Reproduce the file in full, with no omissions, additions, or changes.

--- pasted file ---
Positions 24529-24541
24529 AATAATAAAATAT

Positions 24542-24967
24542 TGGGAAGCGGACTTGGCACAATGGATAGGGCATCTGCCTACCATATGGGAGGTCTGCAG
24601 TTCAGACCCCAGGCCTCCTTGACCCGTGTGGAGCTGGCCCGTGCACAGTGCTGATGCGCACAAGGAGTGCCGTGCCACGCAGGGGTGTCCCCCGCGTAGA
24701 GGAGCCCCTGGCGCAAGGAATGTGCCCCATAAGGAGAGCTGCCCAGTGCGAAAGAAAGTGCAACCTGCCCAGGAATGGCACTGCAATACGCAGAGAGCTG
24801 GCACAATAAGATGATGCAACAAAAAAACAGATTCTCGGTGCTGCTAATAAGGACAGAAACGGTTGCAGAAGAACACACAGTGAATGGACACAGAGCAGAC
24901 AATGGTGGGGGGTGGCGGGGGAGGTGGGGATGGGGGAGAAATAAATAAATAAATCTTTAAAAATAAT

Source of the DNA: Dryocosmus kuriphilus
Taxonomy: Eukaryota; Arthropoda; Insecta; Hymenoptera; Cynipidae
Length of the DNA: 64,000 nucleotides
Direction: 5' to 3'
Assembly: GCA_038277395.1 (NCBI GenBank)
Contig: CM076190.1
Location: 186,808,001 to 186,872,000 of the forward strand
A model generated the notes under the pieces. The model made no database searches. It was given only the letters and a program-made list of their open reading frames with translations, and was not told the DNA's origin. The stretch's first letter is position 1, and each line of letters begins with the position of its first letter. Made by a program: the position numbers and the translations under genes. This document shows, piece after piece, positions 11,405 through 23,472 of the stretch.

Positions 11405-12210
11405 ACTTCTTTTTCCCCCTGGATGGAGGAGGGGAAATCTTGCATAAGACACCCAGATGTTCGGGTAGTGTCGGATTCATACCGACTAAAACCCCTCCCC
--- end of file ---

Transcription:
Positions 24529-24541
24529 AATAATAAAATAT

Positions 24542-24967
24542 TGGGAAGCGGACTTGGCACAATGGATAGGGCATCTGCCTACCATATGGGAGGTCTGCAG
24601 TTCAGACCCCAGGCCTCCTTGACCCGTGTGGAGCTGGCCCGTGCACAGTGCTGATGCGCACAAGGAGTGCCGTGCCACGCAGGGGTGTCCCCCGCGTAGA
24701 GGAGCCCCTGGCGCAAGGAATGTGCCCCATAAGGAGAGCTGCCCAGTGCGAAAGAAAGTGCAACCTGCCCAGGAATGGCACTGCAATACGCAGAGAGCTG
24801 GCACAATAAGATGATGCAACAAAAAAACAGATTCTCGGTGCTGCTAATAAGGACAGAAACGGTTGCAGAAGAACACACAGTGAATGGACACAGAGCAGAC
24901 AATGGTGGGGGGTGGCGGGGGAGGTGGGGATGGGGGAGAAATAAATAAATAAATCTTTAAAAATAAT

Source of the DNA: Dryocosmus kuriphilus
Taxonomy: Eukaryota; Arthropoda; Insecta; Hymenoptera; Cynipidae
Length of the DNA: 64,000 nucleotides
Direction: 5' to 3'
Assembly: GCA_038277395.1 (NCBI GenBank)
Contig: CM076190.1
Location: 186,808,001 to 186,872,000 of the forward strand
A model generated the notes under the pieces. The model made no database searches. It was given only the letters and a program-made list of their open reading frames with translations, and was not told the DNA's origin. The stretch's first letter is position 1, and each line of letters begins with the position of its first letter. Made by a program: the position numbers and the translations under genes. This document shows, piece after piece, positions 11,405 through 23,472 of the stretch.

Positions 11405-12210
11405 ACTTCTTTTTCCCCCTGGATGGAGGAGGGGAAATCTTGCATAAGACACCCAGATGTTCGGGTAGTGTCGGATTCATACCGACTAAAACCCCTCCCC